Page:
Monday, 16 November 2009

Testing Vyatta with QoS and Asterisk(Elastix) - Howto

The Setup:

First setting up the Interfaces:
R1:

interfaces {
ethernet eth0 {
address 10.0.12.1/24
description R1TOR2
}
ethernet eth1 {
address 192.168.10.254/24
description LAN1
}
ethernet eth2 {
address 10.0.10.1/24
description R1TOR10
}
ethernet eth3 {
address 10.0.13.1/24
description R1TOR3
}
loopback lo {
address 1.1.1.1/32
}

R2:

interfaces {
ethernet eth0 {
address 10.0.12.2/24
description R1TOR2
}
ethernet eth1 {
address 192.168.2.254/24
description LAN2
}
loopback lo {
address 2.2.2.2/32
}

R3

interfaces {
ethernet eth0 {
address 10.0.13.3/24
description R1TOR3
speed auto
}
ethernet eth1 {
address 192.168.3.254/24
description LAN3

}
loopback lo {
address 3.3.3.3/32
}
}


Setting up the IGP:
R1:

protocols {
ospf {
area 0 {
network 10.0.12.0/24
network 10.0.13.0/24
}
area 1 {
network 1.1.1.1/32
network 192.168.10.0/24
}
area 10 {
network 10.0.10.0/24
}
parameters {
router-id 1.1.1.1
}
}

R2:

protocols {
ospf {
area 0 {
network 10.0.12.0/24
}
area 2 {
network 2.2.2.2/32
network 192.168.2.0/24
}
parameters {
router-id 2.2.2.2
}
}
}

R3:

protocols {
ospf {
area 0 {
network 10.0.13.0/24
}
area 3 {
network 192.168.3.0/24
network 3.3.3.3/32
}
}
}


Setting up the QoS Policy:
R1:

qos-policy {
traffic-shaper SITE1 {
bandwidth 125kbit
class 10 {
bandwidth 85Kbit
match VOIP-RTP {
ip {
dscp 46
}
}
}
class 20 {
bandwidth 15kbit
match VOIP-CONTROL {
ip {
protocol udp
source {
port 5060
}
}
}
}
class 30 {
bandwidth 10kbit
match OSPF {
ip {
protocol ospf
}
}
queue-type fair-queue
}
default {
bandwidth 10kbit
}
description QOS_for_SITE1
}



The applying it:

R1:

interfaces {
ethernet eth0 {
address 10.0.12.1/24
description R1TOR2
qos-policy {
out SITE1
}





Here is the video where I configure and test it:

Testing Quality Of Service (QOS) with Vyatta and Asterisk from Richard Vimeo on Vimeo.

13 comments:

Haris said...

Hi Roggy,

thanks so much for this Qos video, can you please post the steps for the qos, i am new to vyatta and i dont know how to understand the config. but i can follow the steps like you have in your internet gatevay for vyatta. i have tried a qos but when i appy it to the adapter it creates more havac. Thanks my config

interfaces {
ethernet eth0 {
address dhcp
hw-id 00:02:a5:79:78:1c
qos-policy {
}
}
ethernet eth1 {
address 192.168.0.1/24
hw-id 00:01:02:2b:e1:95
}
loopback lo {
}
}
qos-policy {
traffic-shaper DSCP {
bandwidth 5mbit
class 10 {
bandwidth 90%
description "Matches DSCP 46 - used for RTP & RTCP for VoIP - set by IP Phone & Asterisk"
match DSCP-46 {
ip {
dscp 46
}
}
}
class 30 {
bandwidth 5%
description "Matches DSCP 26 - used for RTP & RTCP for VoIP - set by IP Phone & Asterisk"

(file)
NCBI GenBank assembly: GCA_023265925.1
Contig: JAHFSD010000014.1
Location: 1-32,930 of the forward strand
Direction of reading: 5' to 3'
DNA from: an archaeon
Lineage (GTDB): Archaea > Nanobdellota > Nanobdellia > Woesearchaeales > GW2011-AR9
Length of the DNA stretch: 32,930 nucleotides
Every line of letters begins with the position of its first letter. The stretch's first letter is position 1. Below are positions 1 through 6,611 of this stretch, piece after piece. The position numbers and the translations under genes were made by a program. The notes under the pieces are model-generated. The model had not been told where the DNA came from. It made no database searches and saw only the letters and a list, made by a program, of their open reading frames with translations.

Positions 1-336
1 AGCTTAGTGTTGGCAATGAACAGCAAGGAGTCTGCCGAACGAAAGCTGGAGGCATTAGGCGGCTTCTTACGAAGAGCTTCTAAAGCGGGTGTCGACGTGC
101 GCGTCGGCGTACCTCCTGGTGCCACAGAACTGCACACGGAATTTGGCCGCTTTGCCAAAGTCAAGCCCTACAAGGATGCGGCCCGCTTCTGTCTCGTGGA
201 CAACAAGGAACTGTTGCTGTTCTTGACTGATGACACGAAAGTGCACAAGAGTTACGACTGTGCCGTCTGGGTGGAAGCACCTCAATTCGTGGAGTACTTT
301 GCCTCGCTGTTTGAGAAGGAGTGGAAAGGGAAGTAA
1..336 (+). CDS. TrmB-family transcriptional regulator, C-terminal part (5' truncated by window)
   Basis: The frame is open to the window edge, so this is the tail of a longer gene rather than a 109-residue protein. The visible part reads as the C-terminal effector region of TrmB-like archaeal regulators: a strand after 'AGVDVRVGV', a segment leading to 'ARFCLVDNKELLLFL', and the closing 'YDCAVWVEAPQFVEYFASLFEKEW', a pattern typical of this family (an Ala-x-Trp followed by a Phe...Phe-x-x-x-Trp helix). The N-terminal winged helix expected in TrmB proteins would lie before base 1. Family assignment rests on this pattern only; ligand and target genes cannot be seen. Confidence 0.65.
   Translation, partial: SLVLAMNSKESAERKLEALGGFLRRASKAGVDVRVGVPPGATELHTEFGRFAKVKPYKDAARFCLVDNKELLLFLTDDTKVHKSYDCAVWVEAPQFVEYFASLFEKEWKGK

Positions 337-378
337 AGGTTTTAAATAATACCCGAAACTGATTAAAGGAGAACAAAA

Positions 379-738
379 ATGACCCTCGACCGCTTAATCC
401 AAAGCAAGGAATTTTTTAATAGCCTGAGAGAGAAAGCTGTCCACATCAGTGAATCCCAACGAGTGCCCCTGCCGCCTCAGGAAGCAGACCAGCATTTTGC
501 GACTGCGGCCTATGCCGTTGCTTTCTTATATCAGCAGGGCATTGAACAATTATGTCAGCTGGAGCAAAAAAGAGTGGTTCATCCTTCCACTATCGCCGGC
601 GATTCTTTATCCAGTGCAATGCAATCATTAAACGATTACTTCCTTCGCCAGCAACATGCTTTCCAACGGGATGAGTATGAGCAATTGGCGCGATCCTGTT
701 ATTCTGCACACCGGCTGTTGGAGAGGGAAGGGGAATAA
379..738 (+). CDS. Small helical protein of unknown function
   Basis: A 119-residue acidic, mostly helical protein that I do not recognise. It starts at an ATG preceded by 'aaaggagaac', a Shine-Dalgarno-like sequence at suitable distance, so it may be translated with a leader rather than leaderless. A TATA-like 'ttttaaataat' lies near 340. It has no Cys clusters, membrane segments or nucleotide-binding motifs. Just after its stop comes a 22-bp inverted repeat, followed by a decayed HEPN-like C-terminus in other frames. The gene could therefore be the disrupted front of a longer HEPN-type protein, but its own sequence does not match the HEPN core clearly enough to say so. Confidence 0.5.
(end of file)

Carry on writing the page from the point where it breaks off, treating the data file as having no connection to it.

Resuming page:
match DSCP-26 {
ip {
dscp 26
}
}
}
default {
bandwidth 5%
}
description "This policy enforces DSCP-based queuing"
}
}
service {
dhcp-server {
disabled false
shared-network-name LAN {
authoritative disable
subnet 192.168.0.0/24 {
default-router 192.168.0.1
dns-server 142.165.200.5
dns-server 192.168.0.1
start 192.168.0.10 {
stop 192.168.0.50
}
}
}



protocol all
source {
address 192.168.0.0/24
}
type masquerade
}
rule 2 {
destination {
address 0.0.0.0/0
port ssh
}
inbound-interface eth0
inside-address {
address 192.168.0.71
}
protocol tcp
source {
address 0.0.0.0/0
}
type destination
}
rule 3 {
destination {
address 0.0.0.0/0
port 5060
}
inbound-interface eth0
inside-address {
address 192.168.0.71
}
protocol udp
source {
address 0.0.0.0/0
}
type destination
}
rule 4 {
destination {
address 0.0.0.0/0
port 10000-20000
}
inbound-interface eth0
inside-address {
address

Roggy said...

Hi Haris,
first-
Try matching on destination port
5060 (class 30)

and destination port
10000-20000 (class 10)

(same as your nat rules)

Secondly-
Then using a packet sniffer check to see what the current dscp tags are. Once you know for sure what the dscp tags are in your signaling and data traffic then redo your rules matching on dscp.

Haris said...

what should i type to match on destinaton rules for port 5060 and 10000-20000.

hi Roggy, i have done sniff of incomming and outgoing data through the asterisk box but i am not able to completely understand it i was wondering if i can email that to you, since you are the expert.

thank happy new year

Roggy said...

I can take a quick look if you like
whats ur email?

Haris said...

my email is harisk@swaw.ca

also some ont said that as soon as a voip call hits the first gateway on the internet all tos bits are reset to 0. so DSCP does not work. is that true.

thanks

Roggy said...

Yes there is some truth to it however with most vpn techs it will leave your dscp unchanged.

Either way when you are in control of both ends and the lan you do not have to worry about the cloud as the packets are already in the right order (and hopefully stay that way)

Andy said...

Hi Roggy,

Great videos - Very helpful!
This video works great, but only for outbound traffic.
What if the downlink is saturated?

This is my setup